It’s taken me a little while to sit down and write something about the Black Lives Matter movement, or any matter regarding white fragility, privilege, or systemic racism that is. I blew it off as, “I didn’t know what to say”, “I thought I didn’t have anything worth saying”, or “I thought this was the Black communities opportunity to say something.” But really, I just didn’t sit with it enough. I didn’t let myself feel the hurt and pain of the country. I kept myself busy with life, subconsciously putting aside the suffering that others were going through. I think I (and probably a lot of other people) tend to do this when something painful is happening around me. It’s a way to keep the ego safe. It’s a form of bypassing the reality of the situation, or the root of the issue.
What I didn’t realize about not saying anything, was that this (I) was actually part of the problem. Sure, I reposted videos I saw, participated in a peaceful protest, and made my yoga classes inspiring others to make a change in themselves, but I didn’t make an active effort to speak about racism. I didn’t make an active effort to speak about my white privilege. About how I am still benefitting in the world by my fair skin color. I mean, it’s a privilege that I even have a computer to write this with, and the time to dedicate to addressing it. After researching more into white fragility and privilege I’ve realized that, in the short term, it’s this conversation that needs to happen more than anything else. The conversation that addresses how white people feel discomfort when racism is brought up. Or the discomfort about our privilege. How we feel defensive when we’re told we’ve benefitted in the world because we feel, it’s been “hard” for us too. Or if we are confronted with the accusation of making a racist insinuation. No one wants to feel like a bad person.
I want all of this to be a conversation. I want to talk about skin color and race and gender and culture and religion and how ultimately, these are all just small variances to our humanness. Small variances that can either be judgmentally viewed as being “different”, or variances to be celebrated. How these differences are the things that make the world interesting and full of variety. Just like how nature has jungles and forests and deserts and different external landscapes to view, humans have different external appearances and groups we belong to. And it’s true that people have their preferences as to which landscape they’d rather spend their time in, but no one tells them their wrong if they’d rather spend their time in a forest or on a beach.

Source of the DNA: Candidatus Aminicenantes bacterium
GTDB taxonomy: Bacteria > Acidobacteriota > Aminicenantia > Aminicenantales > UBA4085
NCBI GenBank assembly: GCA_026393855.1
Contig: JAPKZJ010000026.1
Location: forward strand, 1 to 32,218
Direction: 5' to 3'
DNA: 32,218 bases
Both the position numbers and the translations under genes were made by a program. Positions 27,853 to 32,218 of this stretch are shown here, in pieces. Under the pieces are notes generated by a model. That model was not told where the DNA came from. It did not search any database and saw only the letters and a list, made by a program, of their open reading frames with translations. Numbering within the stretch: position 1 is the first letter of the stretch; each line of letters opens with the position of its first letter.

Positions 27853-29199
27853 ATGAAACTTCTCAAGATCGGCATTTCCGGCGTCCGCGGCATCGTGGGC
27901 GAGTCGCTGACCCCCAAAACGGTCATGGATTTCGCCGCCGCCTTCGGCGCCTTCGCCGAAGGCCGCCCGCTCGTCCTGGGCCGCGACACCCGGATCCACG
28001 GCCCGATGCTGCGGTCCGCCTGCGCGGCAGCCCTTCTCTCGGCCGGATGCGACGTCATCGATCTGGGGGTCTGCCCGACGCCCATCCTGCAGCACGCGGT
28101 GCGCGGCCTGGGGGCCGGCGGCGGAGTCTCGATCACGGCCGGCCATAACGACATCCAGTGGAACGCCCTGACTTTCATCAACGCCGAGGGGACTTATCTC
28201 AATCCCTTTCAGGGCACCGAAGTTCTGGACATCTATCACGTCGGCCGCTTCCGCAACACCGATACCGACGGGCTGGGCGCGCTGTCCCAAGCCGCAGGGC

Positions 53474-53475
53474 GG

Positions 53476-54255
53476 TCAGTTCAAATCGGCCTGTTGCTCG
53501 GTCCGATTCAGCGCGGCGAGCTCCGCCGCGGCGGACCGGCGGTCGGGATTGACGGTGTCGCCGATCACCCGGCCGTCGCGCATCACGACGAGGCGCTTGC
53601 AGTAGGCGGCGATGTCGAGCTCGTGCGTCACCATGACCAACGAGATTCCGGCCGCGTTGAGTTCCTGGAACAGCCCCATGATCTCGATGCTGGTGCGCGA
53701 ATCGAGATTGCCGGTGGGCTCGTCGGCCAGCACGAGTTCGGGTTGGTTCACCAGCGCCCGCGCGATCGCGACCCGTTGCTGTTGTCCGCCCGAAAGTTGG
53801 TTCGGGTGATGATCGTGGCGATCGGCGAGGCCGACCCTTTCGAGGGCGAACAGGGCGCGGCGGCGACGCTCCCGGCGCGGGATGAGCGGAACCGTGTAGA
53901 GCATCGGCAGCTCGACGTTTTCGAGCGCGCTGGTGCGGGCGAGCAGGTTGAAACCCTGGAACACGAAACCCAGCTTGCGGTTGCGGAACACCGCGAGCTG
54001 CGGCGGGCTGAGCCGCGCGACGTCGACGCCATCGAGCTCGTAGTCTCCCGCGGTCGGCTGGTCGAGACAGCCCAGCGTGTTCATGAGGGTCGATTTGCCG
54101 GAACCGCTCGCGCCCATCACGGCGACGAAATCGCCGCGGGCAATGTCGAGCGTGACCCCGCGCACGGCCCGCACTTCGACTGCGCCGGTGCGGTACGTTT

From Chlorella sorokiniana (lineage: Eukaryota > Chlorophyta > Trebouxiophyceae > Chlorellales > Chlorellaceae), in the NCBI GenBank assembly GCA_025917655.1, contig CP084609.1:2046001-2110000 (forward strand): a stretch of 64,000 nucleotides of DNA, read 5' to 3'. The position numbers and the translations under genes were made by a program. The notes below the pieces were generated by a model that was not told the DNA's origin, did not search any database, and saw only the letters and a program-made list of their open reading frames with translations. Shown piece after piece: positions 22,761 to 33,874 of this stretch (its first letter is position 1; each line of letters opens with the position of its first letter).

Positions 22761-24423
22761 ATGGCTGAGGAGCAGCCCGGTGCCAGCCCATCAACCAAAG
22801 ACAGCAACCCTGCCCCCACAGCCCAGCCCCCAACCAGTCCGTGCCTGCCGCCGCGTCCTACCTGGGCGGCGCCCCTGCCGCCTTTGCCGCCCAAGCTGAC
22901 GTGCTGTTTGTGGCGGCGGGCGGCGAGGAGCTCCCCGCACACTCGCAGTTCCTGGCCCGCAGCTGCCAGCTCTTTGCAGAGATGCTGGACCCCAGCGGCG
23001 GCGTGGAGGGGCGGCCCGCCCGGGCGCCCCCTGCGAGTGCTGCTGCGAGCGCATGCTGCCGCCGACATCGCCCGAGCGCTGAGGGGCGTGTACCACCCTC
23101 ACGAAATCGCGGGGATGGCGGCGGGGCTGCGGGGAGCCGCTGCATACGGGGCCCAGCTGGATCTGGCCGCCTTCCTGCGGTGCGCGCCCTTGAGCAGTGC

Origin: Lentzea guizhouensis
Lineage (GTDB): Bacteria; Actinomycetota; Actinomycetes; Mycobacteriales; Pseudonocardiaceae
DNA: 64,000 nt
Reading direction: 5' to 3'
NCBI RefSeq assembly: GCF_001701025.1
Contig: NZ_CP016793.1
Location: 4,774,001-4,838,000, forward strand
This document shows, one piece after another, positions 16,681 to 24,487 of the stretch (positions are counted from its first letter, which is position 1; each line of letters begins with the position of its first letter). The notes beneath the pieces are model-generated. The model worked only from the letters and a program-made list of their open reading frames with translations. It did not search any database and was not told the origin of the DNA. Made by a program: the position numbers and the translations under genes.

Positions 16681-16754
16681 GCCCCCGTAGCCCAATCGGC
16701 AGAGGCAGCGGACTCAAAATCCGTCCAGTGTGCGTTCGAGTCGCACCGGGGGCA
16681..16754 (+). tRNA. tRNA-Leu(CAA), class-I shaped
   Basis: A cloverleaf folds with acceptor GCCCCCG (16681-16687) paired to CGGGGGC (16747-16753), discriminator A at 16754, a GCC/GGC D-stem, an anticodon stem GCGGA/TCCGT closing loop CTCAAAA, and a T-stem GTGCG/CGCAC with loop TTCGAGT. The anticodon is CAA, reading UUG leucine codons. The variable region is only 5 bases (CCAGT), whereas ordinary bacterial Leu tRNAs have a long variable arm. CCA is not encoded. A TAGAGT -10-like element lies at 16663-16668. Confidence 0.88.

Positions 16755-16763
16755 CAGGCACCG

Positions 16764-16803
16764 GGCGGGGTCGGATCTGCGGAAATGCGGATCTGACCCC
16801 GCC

These conversations need to happen if we’re going to change our consciousnesses to, at the core of our beings, view each other as equals. To know, from the bottom of our hearts, that each person we meet and come into contact with, has a part to play in our lives. Each person can help us learn and grow from, regardless of their background. And how we’re alllll connected. Trust me, I’m still working on this too, but I’m doing my best to educate myself on the best practices to help myself heal the white “supremacy” that lingers inside me, due to the system I was born into.
The reality of the situation is that observing differences is not going to end. Having different colored skin will not end. There will always be black, white, brown, yellow, olive, etc. skinned people. And granted human’s eye balls’ don’t evolve to stop picking up on color and tone, we’ll always notice the color variances. Just like we notice the variances in the environment or the weather around us; observing differences will never end. What we can start to heal as a collective, is our innate reactions to the differences. The stereotypes and the labels that go with the colors. If we remind ourselves daily, that we are no better or worse than our neighbors, and that each person is actually just another person with their own self doubts, pains, and struggles on the inside, we can start to heal from the inside out. I think it comes with a daily practice of this, not avoiding the situation, and having the conversation. Having the conversation with your friends, family’s, and if possible – enemies. I believe we’re healing as a collective, slowly but surely. We’re waking up to the connection of all things and all beings. And while there may be some pain and discomfort, this is our opportunity to evolve.